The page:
Wytsalucy used dendrochronology to show that the oldest trees, now dead, had lived for 80 to 100 years. The lifespan of a modern peach tree in the western U.S. is about 15 years. Her oral history interviews revealed that some elders had avoided the boarding school system as young people and remained on the reservation. Today, they are among the few people in their communities with the most knowledge of their heritage, including peach cultivation.

An orchard of green peach trees with corn plants in the foreground and red rocks and blue skies behind them.
Photo taken in 2018 of traditional peach trees behind corn plants in Jayi Canyon near Navajo Mountain in Utah. The trees were cultivated by Navajo elders.

Image used by permission of Reagan Wytsalucy

Genetic Testing Reveals Ancient Roots

Back at Utah State University, Wytsalucy germinated some of the precious seeds, conserved others, and established a test orchard in Box Elder County in northwest Utah. She sent the first generation of new leaves that emerged on the test orchard trees to peach genetics professor Ksenija Gasic’s lab at Clemson University for DNA fingerprinting. Clemson University is a major center for peach research and one of the first institutions to map the peach genome.

Clemson University used genotyping by sequencing (GBS) genomic DNA extraction and single nucleotide polymorphism (SNP) technology, combined with PLINK and fastSTRUCTURE software to test the DNA of the peach plant leaves. The results were remarkable. The genotypes of the Navajo and Hopi samples were distinct from all compared modern varieties of peach.

The samples could be divided into three sub-populations. The traditional peaches from Canyon de Chelly formed one distinct group. This means the traditional peaches of the Navajo and Hopi were interrelated historically through inbreeding. Each population was so isolated they had become a genetically distinct landrace.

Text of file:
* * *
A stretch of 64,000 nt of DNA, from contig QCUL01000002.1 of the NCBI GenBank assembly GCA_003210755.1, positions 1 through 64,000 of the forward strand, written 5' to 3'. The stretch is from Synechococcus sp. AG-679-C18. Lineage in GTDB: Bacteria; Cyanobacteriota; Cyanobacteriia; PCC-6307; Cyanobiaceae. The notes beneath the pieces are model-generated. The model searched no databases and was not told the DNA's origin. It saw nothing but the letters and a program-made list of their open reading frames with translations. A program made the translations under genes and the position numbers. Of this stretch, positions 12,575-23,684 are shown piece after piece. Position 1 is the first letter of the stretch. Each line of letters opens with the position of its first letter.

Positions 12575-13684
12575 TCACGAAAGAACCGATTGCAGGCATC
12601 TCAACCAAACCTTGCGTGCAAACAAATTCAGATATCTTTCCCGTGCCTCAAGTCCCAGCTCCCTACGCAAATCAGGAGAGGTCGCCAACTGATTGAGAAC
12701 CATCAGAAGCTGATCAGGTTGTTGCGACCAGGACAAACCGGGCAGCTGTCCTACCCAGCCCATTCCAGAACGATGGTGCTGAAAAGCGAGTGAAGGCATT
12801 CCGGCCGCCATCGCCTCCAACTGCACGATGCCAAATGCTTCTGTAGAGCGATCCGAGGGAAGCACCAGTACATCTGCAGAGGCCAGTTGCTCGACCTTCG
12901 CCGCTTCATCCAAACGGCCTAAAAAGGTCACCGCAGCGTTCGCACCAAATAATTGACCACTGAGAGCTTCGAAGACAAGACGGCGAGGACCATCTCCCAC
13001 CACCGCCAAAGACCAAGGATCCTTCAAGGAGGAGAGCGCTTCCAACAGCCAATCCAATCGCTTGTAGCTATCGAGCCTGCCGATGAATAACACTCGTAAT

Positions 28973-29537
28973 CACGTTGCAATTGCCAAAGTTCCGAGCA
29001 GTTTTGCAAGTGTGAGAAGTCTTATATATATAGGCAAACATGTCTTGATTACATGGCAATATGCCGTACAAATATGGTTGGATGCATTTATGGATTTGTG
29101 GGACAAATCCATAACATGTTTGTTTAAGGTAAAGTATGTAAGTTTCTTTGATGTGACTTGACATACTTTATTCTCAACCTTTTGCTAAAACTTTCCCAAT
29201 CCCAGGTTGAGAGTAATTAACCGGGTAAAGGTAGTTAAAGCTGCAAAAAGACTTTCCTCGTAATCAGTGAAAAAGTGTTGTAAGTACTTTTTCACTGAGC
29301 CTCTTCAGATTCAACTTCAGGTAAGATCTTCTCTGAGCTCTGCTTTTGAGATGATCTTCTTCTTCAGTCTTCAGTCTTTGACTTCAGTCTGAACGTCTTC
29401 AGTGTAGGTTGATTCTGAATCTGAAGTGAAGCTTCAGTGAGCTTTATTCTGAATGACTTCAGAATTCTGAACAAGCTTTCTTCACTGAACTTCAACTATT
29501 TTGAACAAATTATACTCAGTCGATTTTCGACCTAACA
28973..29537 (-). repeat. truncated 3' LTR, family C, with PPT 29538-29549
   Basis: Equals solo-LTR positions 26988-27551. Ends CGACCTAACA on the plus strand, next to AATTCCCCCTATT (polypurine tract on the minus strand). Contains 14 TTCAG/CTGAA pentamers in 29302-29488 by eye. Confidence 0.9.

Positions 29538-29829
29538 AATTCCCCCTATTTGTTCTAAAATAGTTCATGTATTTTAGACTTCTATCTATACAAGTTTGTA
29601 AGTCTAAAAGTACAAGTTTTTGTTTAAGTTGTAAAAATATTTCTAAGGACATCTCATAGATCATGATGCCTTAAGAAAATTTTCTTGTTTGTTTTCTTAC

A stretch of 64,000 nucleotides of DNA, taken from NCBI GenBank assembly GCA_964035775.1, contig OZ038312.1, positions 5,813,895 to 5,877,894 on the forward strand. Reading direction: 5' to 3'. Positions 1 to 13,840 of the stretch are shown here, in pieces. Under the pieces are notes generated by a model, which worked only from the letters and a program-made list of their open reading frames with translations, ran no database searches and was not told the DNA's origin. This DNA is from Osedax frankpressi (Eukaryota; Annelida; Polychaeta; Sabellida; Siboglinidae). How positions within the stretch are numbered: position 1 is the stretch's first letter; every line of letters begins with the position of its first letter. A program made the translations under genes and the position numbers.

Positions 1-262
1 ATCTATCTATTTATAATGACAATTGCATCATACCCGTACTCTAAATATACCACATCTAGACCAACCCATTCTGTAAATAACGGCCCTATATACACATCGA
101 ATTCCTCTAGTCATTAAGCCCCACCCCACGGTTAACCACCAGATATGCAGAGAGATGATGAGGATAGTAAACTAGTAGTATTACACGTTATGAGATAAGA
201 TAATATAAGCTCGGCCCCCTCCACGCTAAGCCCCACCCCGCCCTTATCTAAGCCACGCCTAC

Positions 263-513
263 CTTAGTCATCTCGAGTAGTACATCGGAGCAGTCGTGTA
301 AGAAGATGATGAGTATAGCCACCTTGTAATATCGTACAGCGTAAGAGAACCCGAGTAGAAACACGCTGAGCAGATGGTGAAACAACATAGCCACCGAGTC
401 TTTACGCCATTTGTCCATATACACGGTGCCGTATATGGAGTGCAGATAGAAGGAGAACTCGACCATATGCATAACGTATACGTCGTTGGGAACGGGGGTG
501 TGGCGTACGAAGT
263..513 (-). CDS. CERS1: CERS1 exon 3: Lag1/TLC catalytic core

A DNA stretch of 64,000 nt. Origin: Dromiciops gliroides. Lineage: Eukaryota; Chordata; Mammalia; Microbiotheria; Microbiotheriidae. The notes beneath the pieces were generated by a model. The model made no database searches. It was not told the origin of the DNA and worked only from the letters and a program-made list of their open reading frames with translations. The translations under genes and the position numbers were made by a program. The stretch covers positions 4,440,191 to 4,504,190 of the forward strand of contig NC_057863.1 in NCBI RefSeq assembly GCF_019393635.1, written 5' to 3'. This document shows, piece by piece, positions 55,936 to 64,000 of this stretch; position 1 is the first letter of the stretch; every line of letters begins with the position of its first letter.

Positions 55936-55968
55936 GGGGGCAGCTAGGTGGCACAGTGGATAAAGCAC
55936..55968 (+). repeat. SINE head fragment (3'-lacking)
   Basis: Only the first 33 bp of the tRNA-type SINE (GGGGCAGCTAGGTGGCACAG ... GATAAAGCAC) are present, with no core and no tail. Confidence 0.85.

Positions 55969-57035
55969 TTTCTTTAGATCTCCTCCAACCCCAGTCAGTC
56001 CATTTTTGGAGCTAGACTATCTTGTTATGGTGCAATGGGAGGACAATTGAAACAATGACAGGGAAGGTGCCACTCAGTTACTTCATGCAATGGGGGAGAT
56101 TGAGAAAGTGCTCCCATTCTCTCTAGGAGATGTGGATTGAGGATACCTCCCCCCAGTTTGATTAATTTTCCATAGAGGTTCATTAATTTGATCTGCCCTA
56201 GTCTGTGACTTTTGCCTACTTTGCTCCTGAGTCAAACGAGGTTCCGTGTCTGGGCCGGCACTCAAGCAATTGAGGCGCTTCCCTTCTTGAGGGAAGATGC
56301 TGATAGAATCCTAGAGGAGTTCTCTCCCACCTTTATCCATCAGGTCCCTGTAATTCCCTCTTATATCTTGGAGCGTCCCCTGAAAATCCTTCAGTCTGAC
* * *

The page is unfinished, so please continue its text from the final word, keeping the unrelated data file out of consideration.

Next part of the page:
The traditional peach landraces had been isolated for 240 to 480 years! This was an astounding finding, considering the strong tendency of peach to hybridize through cross pollination.


Inbred populations take over six generations from a single founder individual to become genetically distinct from other populations. They take more than 10 generations for populations with more than 50 individuals. When Wytsalucy combined these inbreeding estimates with her dendrochronology findings, she determined that the traditional peach landraces had been isolated for 240 to 480 years! This was an astounding finding, considering the strong tendency of peach to hybridize through cross pollination.

A Different Nutritional Profile

There were other intriguing results from Wytsalucy’s tests. When she compared traditional peaches from Navajo Mountain with the U.S. Department of Agriculture’s standard peach reference, she found the Navajo Mountain peach to be higher in carbohydrates, fat, and calories. It was lower in protein but more than 30 percent higher in calcium and potassium than modern varieties.

The Traditional Way of Horticulture